CROSS-REFERENCE TO RELATED APPLICATIONS
FIELD OF THE INVENTION
The present application is related to the following co-pending and commonly assigned U.S. patent applications, which are hereby incorporated by reference in their respective entirety: Ser. No. 10/179860, filed on Jun. 25, 2002, for “Semaphore Management Subsystem for Use with Multi-Thread Processor Systems” by Davis et al; Ser. No. 10/179100, filed on Jun. 25, 2002, for “Ordered Semaphore Management Subsystem” by Calvignac et al; Ser. No. 10/247,602, filed on Sep. 19, 2002, for “Flow Lookahead in an Ordered Semaphore Management Subsystem” by Jenkins et al; and Ser. No. 10/247,673, filed on Sep. 19, 2002, for “Method and Apparatus for Locking Multiple Semaphores” by Heddes et al.
- BACKGROUND OF THE INVENTION
A computer system comprising a multiprocessor environment with resources which can be accessed by all processors/threads.
As is well known in the art, within a multiprocessor computer system, several command instructions are processed at the same time by a plurality of microprocessors, also known as coprocessors or processors. Each processor may simultaneously process multiple series of command instructions, or “threads,” wherein each command instruction is processed by one processor thread. The routing of commands to the threads is controlled by a central manager. Each processor/thread operates independently from all the other processors/threads. Thus, as the software processes a command, the software has no knowledge of other instructions which have been, are being, or will be processed. Each processor executes the instructions in a sequential manner but independently and in parallel to the other processors. In order to ensure thorough testing of a multiprocessor computer system, many different techniques can be used.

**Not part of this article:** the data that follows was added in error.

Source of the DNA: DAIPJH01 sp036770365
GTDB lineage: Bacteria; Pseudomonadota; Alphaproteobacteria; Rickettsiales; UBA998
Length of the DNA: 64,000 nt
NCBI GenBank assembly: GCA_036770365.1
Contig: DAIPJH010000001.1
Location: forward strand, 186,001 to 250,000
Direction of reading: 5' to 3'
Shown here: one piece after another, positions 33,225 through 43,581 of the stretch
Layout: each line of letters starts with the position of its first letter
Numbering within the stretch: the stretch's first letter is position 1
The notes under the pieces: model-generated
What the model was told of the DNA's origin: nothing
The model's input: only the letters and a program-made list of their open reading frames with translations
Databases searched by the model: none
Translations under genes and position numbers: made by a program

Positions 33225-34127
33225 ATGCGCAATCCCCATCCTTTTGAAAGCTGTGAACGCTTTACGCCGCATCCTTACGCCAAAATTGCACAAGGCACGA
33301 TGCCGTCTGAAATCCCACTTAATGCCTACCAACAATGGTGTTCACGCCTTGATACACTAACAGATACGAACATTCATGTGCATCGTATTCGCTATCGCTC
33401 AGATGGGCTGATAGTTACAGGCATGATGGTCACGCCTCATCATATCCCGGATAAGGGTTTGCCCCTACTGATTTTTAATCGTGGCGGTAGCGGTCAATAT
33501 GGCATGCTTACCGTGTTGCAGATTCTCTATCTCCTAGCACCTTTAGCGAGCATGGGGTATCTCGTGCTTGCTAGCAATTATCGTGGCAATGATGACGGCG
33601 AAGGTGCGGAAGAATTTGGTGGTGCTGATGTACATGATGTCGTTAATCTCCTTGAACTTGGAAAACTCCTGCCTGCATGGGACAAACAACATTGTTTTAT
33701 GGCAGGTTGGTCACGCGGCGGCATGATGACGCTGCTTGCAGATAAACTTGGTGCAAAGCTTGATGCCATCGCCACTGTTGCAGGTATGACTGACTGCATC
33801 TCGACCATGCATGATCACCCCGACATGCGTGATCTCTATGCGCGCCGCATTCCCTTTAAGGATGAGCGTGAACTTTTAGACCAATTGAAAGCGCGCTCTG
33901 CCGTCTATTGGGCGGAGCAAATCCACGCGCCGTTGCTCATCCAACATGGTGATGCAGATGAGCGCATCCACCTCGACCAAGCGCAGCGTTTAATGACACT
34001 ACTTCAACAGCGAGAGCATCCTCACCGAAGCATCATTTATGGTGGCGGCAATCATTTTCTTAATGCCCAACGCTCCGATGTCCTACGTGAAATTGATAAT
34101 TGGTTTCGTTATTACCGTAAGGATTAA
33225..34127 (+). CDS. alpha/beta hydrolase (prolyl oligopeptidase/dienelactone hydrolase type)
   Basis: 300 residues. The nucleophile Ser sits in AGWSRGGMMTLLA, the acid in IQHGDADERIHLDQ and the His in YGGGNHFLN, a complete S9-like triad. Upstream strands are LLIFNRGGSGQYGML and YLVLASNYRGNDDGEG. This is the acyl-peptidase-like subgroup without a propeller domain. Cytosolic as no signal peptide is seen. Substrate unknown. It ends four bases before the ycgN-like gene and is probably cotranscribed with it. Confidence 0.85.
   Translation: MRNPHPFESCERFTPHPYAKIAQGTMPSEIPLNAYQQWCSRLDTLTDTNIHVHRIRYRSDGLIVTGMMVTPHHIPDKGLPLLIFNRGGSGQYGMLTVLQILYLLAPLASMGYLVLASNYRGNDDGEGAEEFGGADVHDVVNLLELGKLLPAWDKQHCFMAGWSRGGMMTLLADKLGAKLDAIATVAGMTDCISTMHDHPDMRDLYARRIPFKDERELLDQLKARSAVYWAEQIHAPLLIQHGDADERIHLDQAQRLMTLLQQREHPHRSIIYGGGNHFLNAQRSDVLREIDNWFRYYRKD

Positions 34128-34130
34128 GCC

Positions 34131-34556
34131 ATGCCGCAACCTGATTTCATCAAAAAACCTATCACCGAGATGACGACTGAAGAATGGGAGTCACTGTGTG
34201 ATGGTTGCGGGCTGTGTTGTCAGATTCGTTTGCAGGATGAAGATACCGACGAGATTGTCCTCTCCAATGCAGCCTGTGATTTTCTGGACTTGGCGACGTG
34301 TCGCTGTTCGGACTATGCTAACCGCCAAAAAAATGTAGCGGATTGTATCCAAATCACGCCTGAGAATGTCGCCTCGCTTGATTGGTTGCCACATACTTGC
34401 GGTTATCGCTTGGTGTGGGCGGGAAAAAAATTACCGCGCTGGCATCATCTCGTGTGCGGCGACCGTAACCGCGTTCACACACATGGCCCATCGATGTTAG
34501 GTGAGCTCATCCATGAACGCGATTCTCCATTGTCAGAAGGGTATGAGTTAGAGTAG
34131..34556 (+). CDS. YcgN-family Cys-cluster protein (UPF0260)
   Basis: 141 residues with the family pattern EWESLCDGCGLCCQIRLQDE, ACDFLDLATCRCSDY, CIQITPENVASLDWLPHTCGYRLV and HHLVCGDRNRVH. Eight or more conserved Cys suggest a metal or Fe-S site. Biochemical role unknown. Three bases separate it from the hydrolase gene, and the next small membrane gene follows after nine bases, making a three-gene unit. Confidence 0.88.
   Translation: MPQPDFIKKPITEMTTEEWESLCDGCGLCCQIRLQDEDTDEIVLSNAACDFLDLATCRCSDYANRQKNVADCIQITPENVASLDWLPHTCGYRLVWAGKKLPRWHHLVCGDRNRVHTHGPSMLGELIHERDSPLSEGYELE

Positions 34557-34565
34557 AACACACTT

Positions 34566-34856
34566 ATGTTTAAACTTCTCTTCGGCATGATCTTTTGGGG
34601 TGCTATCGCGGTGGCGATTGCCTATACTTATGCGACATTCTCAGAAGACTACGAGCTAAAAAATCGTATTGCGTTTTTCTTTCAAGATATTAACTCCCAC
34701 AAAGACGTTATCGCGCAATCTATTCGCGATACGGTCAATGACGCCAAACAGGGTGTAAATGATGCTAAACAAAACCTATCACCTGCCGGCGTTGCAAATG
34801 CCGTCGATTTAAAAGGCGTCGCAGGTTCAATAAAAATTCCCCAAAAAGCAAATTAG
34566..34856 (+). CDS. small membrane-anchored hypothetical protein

- SUMMARY OF THE INVENTION
Multiprocessor systems present a verification problem in the sense that there are countless scenarios that can be run. Traditionally, even in a self checking environment, scenarios are largely hard coded (i.e., all test input stimulus and sequences are pre-defined at run time), often referred to as “directed tests.” Alternatively, scenarios may be fully randomized (i.e., test input stimulus and sequences are arbitrarily chosen at run time). The hard coded scenarios can be time consuming to write, and may still only cover a fraction of the actual function. In addition, as the number of processor/threads used in the simulation increases, the complexity of the desired test cases increases. Typically, a number of hard coded test cases are written to flush out the major functions, and then randomized test cases are written to cover the rest (including corner cases). The problem is that fully randomized test cases become quite complicated to manage in terms of ensuring complete test coverage. Additionally, a problem with fully randomized test cases is the possibility of selecting a sequence of commands that are invalid or of little testing value. Checking for these undesired sequences and correcting them increases the complexity of the test environment and severely restricts the random sequences that can be applied to the design under test.
BRIEF DESCRIPTION OF THE DRAWINGS